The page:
With Vettel's dominance of F1 in jeopardy, Red Bull replaced the chassis with an old one he used during preseason testing, before starting practice at the Spanish Grand Prix this week.
"It's more a sanity check rather than a real problem with the other chassis," Vettel said. "So it's just to try everything we can, and basically reset and start again."
Vettel enters Sunday's race in fifth place in the standings with 33 points, far from Mercedes driver Nico Rosberg's competition-leading 79.
The massive rule book overhaul and the switch to V6 turbo hybrid engines this offseason has dislodged Vettel as the perennial favorite.
He has only one podium finish through four races, marking his worst start since joining Red Bull. His troubles have even led his team to order Vettel to let new teammate Daniel Ricciardo pass him in the last two races.
Vettel defended Red Bull's engine-provider, Renault, saying both team and motor-maker needed to share the burden of improving the car and increasing its speed in straightaways.
"It's not a big secret. If you look at the sector times or comparisons that we have available, we currently lose out too much on the straights, but there's always hope," Vettel said. "You have to look at it from the start. Where we started in winter, testing was unfortunately way, way off compared to where we wanted to be. Talking about the car, we set fire to the car nearly every run. Talking about the engine, obviously we were not on the same page that we expected to be, both in terms of reliability and performance.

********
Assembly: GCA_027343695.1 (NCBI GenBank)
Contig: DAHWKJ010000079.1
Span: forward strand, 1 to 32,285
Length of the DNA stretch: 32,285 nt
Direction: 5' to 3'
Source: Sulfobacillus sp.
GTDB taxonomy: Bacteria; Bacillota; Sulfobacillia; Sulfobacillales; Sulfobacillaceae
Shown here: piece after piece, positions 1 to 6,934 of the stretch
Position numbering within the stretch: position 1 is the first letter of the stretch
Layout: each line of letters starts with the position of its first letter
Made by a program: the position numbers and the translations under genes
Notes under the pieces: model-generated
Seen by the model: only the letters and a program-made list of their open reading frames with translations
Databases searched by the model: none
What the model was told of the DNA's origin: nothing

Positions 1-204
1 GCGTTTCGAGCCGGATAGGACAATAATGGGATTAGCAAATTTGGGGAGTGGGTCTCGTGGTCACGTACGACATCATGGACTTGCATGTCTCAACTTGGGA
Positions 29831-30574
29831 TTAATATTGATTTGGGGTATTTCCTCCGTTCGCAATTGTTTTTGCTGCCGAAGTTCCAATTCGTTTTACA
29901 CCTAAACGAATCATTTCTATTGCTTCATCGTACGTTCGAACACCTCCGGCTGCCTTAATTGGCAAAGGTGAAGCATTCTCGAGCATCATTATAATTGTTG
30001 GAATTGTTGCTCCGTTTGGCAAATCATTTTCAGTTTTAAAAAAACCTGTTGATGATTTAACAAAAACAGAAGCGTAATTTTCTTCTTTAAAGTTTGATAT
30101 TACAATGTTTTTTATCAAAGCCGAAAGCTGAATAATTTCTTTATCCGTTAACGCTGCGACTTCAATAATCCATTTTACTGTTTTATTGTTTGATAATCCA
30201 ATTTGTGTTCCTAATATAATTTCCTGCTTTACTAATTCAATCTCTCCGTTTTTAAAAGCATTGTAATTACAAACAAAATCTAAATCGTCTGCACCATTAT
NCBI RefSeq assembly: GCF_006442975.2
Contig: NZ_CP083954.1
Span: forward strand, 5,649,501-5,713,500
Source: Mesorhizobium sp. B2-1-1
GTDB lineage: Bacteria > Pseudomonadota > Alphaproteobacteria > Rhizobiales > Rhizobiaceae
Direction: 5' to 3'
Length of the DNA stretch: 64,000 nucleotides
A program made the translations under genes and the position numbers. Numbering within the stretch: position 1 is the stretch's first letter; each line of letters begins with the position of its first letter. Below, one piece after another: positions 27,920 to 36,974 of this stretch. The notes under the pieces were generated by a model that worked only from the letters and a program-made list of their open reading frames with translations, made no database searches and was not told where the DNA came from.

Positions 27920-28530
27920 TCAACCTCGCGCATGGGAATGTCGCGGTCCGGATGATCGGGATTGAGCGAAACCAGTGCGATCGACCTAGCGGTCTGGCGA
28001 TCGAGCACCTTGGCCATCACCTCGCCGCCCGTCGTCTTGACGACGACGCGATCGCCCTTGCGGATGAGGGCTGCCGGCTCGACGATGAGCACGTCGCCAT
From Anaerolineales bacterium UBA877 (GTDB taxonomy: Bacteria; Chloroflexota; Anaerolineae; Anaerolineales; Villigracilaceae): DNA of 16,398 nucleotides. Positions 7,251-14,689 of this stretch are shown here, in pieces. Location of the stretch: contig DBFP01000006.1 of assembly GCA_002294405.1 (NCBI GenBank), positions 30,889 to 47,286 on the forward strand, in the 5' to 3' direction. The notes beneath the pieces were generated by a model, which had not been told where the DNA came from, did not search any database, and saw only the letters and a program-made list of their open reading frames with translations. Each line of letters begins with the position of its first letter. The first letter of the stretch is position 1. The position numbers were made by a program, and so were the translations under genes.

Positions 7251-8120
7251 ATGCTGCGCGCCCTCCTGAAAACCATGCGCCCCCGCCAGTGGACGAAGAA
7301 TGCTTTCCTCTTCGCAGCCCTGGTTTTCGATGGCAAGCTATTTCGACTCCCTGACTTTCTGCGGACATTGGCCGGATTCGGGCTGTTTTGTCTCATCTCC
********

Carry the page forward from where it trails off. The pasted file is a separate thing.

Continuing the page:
"In the end we are a team, Renault and Red Bull Racing, so both parties know that we need to push very hard to make sure that we beat (Mercedes)."
While Red Bull may be grasping for answers, it has built up more than enough credit for designing the top car over the past four seasons for it to be ruled out of the running.
Mercedes' Lewis Hamilton has won the last three races to sit a close second to Rosberg. But he said he still had "Red Bull in the back of my mind."